By Joel Beall
Cameron Smith, the No. 2 player in the world after his victory at last month’s Open Championship, reportedly is set to leave the PGA Tour for LIV Golf.
If it happens, it arguably would be the tour’s biggest loss to the new circuit.
Compounding the matter is the fact the 28-year-old Australian is also the No. 2 player in the FedEx Cup standings and opened the tour’s three-tournament playoffs this week in Memphis with a 67 at the FedEx St Jude Championship. That puts Smith — who also won the tour’s flagship event, the Players Championship, in March — in great position to win the tour’s season-long competition and its $18 million reward, then head immediately to the tour’s new rival. The optics, to put it lightly, are less than ideal from the PGA Tour’s perspective.
Tour officials see the reports you see and have most definitely heard the Aussie’s non-denials of said reports, raising the question among some fans: Why hasn’t Smith been suspended from the playoffs?
PGA Tour commissioner Jay Monahan had long promised that any tour member who competes in a tournament on a rival league without a conflicting-event release would face disciplinary measures from the tour. And he has kept his word, suspending those who have moved to LIV Golf. But until now, those suspensions haven’t become official until players have actually hit a shot in LIV competition, and with reason, explains attorney Tom Allen.
“Playing in a conflicting event seems a little more concrete,” says Allen, who practises in government services, litigation and labour and employment areas, regarding the PGA Tour. “It is similar to making out a conspiracy: People can talk about doing certain things, but once they take a physical action or step in favour of that alleged conspiracy, they have sealed their fate.”
One of the provisions in the PGA Tour Player Handbook and Tournament Regulations is that each PGA Tour member acknowledges the commissioner, the tour’s policy board and the appeals committee have the authority to permanently ban a member from playing in tour co-sponsored, approved or coordinated tournaments if the member violates its regulations. The handbook also states that a player ceases to be a member of the PGA Tour if, in the judgment of the policy board, the member commits a serious breach of the Tournament Regulations, the PGA Tour’s Code of Ethics or otherwise conducts himself in a manner unbecoming of a professional golfer.
According to the antitrust lawsuit filed by 11 LIV golfers against the PGA Tour last week, Phil Mickelson was suspended by the tour in March for attempting to recruit players to LIV. There are many things that can trigger the conduct unbecoming clause, such as poor behaviour, drug use or badmouthing the tour, other players, the commissioner or its sponsors. Very publicly courting a rival tour at a time when the spotlight on the tour is at its brightest could fall under this umbrella.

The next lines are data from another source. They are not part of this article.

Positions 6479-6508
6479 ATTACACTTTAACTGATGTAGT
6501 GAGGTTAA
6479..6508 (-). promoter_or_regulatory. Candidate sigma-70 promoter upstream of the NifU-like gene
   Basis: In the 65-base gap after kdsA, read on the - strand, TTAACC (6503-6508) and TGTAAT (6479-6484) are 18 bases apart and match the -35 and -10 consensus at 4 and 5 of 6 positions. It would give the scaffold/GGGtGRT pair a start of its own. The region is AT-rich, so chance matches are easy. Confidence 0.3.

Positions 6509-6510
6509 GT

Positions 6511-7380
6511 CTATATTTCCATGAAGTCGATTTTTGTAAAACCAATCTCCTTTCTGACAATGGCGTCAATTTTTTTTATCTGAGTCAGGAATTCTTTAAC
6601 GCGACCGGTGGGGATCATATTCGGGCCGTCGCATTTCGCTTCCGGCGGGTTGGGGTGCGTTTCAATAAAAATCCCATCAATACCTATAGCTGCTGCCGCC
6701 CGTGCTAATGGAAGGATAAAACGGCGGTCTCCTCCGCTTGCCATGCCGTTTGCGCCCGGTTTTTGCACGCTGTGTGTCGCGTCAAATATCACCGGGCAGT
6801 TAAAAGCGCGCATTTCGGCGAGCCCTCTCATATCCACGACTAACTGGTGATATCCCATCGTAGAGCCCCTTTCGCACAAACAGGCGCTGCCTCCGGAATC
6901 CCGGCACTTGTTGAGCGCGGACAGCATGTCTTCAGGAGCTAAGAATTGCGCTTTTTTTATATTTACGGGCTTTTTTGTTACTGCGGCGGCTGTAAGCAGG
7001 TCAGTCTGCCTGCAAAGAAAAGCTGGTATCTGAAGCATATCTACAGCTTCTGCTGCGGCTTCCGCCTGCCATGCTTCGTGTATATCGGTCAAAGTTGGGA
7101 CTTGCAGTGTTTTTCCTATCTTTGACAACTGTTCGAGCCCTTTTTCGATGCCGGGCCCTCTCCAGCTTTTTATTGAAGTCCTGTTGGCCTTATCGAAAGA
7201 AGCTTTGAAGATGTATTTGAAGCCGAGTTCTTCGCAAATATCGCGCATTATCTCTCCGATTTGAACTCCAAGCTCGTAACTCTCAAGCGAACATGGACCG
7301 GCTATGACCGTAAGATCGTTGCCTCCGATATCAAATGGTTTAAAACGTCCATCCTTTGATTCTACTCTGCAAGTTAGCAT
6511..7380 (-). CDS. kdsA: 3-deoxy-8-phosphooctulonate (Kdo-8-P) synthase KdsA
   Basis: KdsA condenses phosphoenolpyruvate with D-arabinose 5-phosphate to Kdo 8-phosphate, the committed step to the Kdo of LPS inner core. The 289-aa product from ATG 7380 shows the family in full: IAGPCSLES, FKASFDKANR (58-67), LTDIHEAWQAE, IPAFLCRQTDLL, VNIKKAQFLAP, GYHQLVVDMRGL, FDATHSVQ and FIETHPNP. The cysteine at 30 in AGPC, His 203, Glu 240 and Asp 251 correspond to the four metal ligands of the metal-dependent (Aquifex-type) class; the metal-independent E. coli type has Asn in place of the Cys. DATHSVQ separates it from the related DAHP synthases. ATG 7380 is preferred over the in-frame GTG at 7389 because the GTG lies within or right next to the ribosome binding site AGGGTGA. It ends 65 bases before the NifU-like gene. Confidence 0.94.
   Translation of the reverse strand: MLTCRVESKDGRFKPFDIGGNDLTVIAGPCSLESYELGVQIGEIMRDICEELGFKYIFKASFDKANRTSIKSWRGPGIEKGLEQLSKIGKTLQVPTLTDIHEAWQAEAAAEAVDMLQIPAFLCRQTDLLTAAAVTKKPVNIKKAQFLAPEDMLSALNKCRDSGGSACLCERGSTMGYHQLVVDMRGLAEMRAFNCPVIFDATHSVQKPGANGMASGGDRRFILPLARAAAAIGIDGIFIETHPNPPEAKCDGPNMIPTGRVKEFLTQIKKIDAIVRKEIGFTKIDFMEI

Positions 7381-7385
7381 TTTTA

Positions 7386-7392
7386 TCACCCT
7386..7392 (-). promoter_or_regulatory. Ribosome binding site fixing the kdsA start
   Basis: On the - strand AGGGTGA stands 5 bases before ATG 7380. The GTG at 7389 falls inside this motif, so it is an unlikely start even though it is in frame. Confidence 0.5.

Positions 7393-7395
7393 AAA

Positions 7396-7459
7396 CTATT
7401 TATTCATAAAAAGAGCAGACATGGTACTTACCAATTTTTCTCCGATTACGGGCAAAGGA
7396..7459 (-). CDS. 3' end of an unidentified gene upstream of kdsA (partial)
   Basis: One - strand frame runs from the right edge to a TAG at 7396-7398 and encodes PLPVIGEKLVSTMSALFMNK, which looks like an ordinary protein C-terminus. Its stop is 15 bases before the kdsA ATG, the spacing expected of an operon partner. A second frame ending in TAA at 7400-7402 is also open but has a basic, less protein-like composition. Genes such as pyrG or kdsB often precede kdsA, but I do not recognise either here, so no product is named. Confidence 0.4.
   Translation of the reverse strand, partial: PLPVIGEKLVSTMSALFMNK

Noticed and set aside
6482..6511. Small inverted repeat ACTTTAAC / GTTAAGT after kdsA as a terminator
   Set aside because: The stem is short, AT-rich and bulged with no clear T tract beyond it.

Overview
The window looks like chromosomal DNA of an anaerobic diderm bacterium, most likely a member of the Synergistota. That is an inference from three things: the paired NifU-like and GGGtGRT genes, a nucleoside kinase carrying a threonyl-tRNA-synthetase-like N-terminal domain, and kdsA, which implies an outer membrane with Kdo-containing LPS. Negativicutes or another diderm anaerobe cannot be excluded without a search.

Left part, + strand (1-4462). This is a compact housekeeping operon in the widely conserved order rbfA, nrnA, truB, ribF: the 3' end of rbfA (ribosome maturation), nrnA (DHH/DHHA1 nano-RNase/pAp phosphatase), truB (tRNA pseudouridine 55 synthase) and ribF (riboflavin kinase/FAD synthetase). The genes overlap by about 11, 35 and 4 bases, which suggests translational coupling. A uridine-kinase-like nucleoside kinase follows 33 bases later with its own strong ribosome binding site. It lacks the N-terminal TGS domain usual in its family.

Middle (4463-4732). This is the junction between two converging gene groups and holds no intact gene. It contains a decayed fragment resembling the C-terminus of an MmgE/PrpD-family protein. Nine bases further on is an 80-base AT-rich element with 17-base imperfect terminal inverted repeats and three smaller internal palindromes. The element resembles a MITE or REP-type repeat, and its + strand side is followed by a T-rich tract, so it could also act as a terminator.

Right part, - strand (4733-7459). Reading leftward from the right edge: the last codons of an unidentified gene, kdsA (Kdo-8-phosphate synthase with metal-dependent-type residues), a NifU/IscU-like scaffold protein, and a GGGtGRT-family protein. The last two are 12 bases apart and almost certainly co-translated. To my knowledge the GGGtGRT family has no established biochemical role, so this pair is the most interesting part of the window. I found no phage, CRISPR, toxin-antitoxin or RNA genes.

To date, however, Mickelson is the only known instance in which the tour has suspended a golfer going to LIV before the golfer played in a LIV event. And that precedent appears to be an important one for the PGA Tour moving forward, from a legal perspective.
If Smith has already signed a contract with LIV Golf, he could be susceptible to discipline given the provisions in the player handbook. Yet “could” is the operative word; the tour doesn’t have latitude to discipline anyone for anything less than certainty. As multiple attorneys convey, one wrong move could have massive consequences in the tour’s legal battle with LIV Golf. If something isn’t ironclad, the tour will likely have to take the conservative route.
“I am sure both LIV and the player are not sharing their contracts voluntarily, and the PGA Tour doesn’t want to act so severely based solely on rumour,” Allen says. “So without a copy of the player’s contract, or an admission or announcement from the player, or an announcement from LIV, the PGA Tour does not have solid evidence that the player has in fact signed with LIV. That changes once hard evidence in hand: LIV announces it, the player announces it, etc.”
The conservative route, the tour believes, is the way to avoid a litigation disaster.
With Smith, however, that long-term view could lead to some short-term awkwardness.
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